debt for FP doctors

Discussion in 'Family Medicine' started by JohnUC33, Dec 6, 2005.

  1. JohnUC33

    JohnUC33 A Stinkin Conservative
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    I know this post might belong in the financial aide forum, but I think most people in this forum would be able to answer it best.

    Well, I have to make the choice this week of attending a $250,00 total in four years school or a $150,000 total in four years school.

    I'm leaning towards going into primary care (FP and maybe IM). If I choose the $250,000 school, I would like that school better. So as far as debt goes, would the payments on that type debt be too much strain on a FP salary? I know many rural areas ( like I intend to practice in) offer loan repayment incentives. Would anyone know of any limitations on that type of repayment? Any other input would be appreciated.

    Thanks in advance
     
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  2. erichaj

    erichaj Membership Revoked
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    If you are going to a US school and want to do primary care, Choose the least expensive program.

    It will not in any way decide if you get a better job or not. In the US program P = M.D. pass = M.D.

    If you plan on a specialty and the cheaper school (most likely a state school) has many people that get into specilaty programs (and I suspect they do) then choose the cheaper school.

    If you just like the pain on the wall in the more expensive school, then choose the cheaper school.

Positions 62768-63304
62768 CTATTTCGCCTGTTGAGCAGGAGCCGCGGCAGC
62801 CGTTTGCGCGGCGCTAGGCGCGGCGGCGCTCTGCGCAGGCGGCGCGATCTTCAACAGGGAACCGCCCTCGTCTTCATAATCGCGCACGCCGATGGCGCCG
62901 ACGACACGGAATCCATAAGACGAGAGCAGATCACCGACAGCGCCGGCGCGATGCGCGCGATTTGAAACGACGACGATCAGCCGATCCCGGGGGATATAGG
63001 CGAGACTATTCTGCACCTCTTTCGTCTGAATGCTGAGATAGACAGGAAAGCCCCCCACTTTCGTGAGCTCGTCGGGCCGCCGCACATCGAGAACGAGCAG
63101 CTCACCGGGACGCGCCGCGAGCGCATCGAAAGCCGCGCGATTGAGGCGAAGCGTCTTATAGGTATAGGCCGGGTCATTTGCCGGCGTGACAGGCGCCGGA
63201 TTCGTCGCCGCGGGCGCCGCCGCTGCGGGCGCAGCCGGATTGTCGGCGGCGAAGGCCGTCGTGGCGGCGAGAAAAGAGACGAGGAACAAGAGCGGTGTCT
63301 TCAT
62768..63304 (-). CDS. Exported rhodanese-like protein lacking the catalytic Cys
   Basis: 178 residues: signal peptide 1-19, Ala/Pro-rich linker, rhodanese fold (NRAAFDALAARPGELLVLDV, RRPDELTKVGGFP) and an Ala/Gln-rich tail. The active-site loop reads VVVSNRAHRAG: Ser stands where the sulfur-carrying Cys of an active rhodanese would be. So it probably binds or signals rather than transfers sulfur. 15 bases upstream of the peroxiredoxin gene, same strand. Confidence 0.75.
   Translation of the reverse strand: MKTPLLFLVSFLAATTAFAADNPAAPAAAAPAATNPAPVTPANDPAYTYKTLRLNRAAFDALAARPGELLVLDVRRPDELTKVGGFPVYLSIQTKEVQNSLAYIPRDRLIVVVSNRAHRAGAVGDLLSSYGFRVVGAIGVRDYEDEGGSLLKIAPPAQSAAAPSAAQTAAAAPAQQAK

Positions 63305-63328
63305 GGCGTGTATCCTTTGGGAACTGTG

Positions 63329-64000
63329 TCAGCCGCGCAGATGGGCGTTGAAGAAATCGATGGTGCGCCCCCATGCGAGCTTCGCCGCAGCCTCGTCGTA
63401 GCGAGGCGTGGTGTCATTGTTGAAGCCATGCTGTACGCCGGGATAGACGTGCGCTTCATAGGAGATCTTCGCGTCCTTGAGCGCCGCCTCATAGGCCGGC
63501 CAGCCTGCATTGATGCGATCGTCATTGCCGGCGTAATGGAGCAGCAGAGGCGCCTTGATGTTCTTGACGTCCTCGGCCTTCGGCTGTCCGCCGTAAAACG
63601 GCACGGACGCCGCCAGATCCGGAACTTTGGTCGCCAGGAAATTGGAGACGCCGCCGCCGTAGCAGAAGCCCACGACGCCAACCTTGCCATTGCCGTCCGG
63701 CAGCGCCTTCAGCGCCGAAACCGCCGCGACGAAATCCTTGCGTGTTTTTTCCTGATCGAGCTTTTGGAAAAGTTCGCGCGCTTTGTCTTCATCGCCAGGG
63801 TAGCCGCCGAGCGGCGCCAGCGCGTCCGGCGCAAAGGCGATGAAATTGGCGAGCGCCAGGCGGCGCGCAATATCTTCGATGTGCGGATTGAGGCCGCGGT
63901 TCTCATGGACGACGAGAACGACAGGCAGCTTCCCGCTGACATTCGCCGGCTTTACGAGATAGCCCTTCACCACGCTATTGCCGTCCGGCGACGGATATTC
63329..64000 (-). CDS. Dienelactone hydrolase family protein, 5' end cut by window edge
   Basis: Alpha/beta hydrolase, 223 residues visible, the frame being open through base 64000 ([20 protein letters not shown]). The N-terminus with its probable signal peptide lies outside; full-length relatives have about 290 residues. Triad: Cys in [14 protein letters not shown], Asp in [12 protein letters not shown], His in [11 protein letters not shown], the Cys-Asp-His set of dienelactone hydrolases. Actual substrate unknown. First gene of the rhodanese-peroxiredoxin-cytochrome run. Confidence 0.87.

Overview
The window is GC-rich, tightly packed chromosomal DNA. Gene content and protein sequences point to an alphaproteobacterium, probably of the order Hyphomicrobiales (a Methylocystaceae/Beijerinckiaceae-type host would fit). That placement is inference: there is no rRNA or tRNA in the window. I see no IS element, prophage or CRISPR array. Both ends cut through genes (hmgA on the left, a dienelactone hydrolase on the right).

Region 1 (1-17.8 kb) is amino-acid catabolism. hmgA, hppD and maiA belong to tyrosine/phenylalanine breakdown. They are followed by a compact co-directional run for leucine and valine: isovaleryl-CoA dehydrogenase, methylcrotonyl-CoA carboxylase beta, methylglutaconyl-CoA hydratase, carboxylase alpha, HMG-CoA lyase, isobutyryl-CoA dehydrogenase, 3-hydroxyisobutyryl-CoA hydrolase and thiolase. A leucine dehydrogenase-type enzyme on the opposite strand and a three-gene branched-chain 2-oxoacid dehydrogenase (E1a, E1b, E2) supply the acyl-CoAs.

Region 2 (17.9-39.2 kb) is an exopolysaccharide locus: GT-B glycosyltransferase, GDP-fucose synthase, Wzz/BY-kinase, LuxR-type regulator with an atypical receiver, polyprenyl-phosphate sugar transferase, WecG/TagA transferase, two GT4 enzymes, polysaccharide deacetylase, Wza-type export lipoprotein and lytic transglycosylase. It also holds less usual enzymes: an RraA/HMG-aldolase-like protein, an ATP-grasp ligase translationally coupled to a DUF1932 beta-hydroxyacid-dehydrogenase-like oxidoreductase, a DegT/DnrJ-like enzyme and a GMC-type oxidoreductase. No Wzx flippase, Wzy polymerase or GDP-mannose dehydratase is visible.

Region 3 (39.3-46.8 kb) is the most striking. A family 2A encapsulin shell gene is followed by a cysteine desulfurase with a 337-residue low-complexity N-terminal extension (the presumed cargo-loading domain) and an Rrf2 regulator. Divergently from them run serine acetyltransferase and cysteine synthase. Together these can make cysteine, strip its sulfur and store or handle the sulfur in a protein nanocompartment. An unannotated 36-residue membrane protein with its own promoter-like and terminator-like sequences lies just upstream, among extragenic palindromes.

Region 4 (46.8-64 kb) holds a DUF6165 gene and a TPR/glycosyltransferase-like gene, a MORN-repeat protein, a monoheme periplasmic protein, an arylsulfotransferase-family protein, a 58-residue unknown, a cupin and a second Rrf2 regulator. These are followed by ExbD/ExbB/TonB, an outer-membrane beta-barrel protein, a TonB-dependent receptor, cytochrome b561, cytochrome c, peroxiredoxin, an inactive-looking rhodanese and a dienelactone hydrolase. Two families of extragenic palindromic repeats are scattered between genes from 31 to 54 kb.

A 250000 dollar debt over 20 years is equal to about 1200 to 1500 dollars a month.

    That is a house payment.

    If you made 150 K per year, after taxes, that would be about 90 to 110 K per year.

    1200 to 1500 of this would go to your student loan.

    Pick the cheaper school. Unless there is something really amazing about the more expensive program.
     
  3. sophiejane

    sophiejane Exhausted
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    amen, amen, amen to that.

    nobody cares where you went to medical school when it's all said and done, unless you go to a very top-tier school and want to do a competitive residency. then it might help to have that name on your diploma, otherwise, take the money (or loans) and run...

    as far as which school you will like better while you are there, just remember how very temporary it is. it will be over before you know it and your happiness in those 4 years is a relatively minor thing compared to the rest of your life.

    if the two schools are comparable in educational quality, go cheaper all the way.
     
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  4. Donkey Hote

    Donkey Hote Junior Member
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    This might not be totally related to the above question, however it has incited a rant...